Cosplay Tories in Housing Debacle
The disinterred remnants of truly terrible social policy was this week re-presented by the Conservative government. Trying valiantly to climb out of the deep hole they’ve dug for themselves – the Thatcherite re-treads are busy casting about for anything that looks like a policy that can be flung out to distract the world from their rolling catastrophe. This week the Tories decided to make the already dire housing situation worse with a fantastically bad suggestion, that people on receipt of benefits to put them towards a mortgage, a regurgitation of Thatcher’s famous Right to Buy policy.
Maggie’s Right to buy created the notion of a ‘property owning democracy’ in British political thought and brought Thatcher into power in 1979 through a mass of working-class votes. It was both very popular and famously disastrous draining local authorities of housing stock and setting up millions of people to default on mortgages.
[I realise this is an England-only policy]
While this is red-meat to the tory faithful NEF points out: “the sales of council homes have not been accompanied by investment to replace the social homes lost to right to buy. Rather, investment in new social housing has been consistently slashed since the 1980s, with government investment instead going to paying the housing benefit bill. In addition, right to buy actually disincentivises the building of new social homes. Why would councils pay to build homes, only to sell them at a discount, lose income from future rental payments and not receive the full sale receipt?”
“When homes are sold at a discount under right to buy, this represents a loss to public finances – an estimated £75bn over the lifetime of the policy since 1980. Extending the policy to housing associations will only extend this disincentive to more providers of social housing, slowing social housebuilding when it needs to be sped up. It is estimated that the government may have to compensate housing associations by £14.6bn in a decade if the policy is extended.”
Also, and crucially Simon Hill adds: “the right to buy has added to the declining perception of social housing, furthering stigma. Inherent in the policy is the idea that homeownership is a superior tenure, and that social housing should act as a stepping stone to the aspirational homeownership. With social housing in such short supply, it has become a tenure for the very poorest, as only the wealthiest social tenants can make use of right to buy.”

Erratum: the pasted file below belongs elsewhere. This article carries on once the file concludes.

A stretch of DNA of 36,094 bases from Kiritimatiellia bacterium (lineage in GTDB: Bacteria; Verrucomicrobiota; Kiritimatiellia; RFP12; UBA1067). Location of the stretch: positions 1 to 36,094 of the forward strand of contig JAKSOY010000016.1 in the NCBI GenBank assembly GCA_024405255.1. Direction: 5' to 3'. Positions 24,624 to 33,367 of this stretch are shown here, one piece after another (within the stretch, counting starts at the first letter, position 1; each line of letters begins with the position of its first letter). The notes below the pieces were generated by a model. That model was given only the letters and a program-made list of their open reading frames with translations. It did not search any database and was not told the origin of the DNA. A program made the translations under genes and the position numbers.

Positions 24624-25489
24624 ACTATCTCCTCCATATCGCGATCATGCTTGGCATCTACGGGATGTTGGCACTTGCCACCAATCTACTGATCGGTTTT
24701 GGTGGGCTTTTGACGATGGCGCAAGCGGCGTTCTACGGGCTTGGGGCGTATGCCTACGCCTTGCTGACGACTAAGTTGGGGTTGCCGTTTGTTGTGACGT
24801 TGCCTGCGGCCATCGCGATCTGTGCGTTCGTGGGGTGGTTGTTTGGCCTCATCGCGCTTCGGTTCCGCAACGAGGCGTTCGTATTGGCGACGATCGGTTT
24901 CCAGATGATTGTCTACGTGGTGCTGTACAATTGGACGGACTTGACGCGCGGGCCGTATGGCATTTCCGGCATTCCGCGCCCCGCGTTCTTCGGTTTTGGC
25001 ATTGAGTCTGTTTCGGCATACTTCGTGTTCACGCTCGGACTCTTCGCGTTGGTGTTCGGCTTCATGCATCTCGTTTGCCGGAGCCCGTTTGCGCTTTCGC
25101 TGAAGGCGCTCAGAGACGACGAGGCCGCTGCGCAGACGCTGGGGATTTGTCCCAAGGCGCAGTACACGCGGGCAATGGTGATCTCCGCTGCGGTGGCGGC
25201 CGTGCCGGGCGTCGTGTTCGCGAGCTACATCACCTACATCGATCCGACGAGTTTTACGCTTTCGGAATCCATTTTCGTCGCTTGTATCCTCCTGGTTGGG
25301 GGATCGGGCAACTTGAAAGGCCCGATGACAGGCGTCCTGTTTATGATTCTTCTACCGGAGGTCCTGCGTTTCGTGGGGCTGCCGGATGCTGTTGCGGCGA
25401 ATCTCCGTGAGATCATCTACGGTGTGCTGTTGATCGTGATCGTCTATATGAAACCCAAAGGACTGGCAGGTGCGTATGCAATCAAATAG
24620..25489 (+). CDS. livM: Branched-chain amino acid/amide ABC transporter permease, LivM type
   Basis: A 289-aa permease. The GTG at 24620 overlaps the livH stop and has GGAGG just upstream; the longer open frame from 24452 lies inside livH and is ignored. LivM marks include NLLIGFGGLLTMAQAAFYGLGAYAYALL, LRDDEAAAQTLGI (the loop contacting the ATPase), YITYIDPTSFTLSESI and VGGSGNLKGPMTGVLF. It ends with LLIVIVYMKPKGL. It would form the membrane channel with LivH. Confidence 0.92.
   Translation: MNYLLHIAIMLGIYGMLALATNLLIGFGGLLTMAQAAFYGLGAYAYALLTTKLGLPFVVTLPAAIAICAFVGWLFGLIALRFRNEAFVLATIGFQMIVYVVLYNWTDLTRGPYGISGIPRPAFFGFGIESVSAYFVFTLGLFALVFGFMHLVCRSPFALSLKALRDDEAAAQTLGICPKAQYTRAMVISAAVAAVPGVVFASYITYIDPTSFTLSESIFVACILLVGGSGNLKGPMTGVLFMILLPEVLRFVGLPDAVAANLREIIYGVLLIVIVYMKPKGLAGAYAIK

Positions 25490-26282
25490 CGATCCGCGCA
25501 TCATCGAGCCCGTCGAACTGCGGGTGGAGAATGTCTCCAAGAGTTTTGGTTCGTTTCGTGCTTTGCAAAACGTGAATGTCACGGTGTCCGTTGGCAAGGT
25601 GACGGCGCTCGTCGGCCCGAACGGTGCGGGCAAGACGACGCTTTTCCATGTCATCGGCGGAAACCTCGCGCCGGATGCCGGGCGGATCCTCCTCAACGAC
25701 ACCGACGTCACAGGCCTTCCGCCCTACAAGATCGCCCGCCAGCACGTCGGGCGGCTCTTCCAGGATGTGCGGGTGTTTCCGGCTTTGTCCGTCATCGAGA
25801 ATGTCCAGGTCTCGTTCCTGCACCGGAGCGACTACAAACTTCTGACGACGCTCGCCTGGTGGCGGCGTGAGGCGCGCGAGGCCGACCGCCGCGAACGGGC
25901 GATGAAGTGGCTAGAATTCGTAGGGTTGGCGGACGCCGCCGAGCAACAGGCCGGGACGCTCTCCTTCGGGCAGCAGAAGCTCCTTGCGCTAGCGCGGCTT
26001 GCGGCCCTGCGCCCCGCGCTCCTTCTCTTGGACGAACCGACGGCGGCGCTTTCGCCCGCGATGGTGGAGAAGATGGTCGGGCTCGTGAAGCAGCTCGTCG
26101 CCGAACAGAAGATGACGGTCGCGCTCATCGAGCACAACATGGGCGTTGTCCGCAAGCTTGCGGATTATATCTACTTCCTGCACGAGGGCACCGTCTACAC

On the continent this stigma simply doesn’t exist and gives room for large-scale municipal housing, district heating and a massive affordable rental sector. As always, Britain is the exception and it’s an entirely ideological construct.
The idea is that people who are already struggling with the ‘cost if loving crisis’ will have the opportunity to buy their own house. It’s crazy when you actually write it down.
Blundering on Boris announced that to help renters save for a deposit, he would sell more rented homes, so there would be fewer of them, which will make rents cost more, making it harder to save. Got it? Johnson called this a “housing revolution” The New Economics Foundation called it “totally detached from reality”. Shelter called it “baffling, unworkable and dangerous”
For a scheme as batshit as this there is only one women for the job …
“Has anyone on benefits come to you and said ‘I really want a mortgage’?”
— LBC (@LBC) June 9, 2022
The policy stems from a pathological obsession with ‘ownership’ and an inability to change the housing market by creating affordable houses, intervening in rents and controlling exploitative landlords. This is largely because the political class is the landlord class, the political elite is a property owning class.
The real irony here – as Johnson tries to revive a Thatcherite populism is that Maggie’s ‘right to buy’ policy was such a disaster it drained local authorities of income and housing stock while diverting money to the treasury. Inadvertently the policy was the cause of homelessness and the root of the current housing crisis. You couldn’t make this up.
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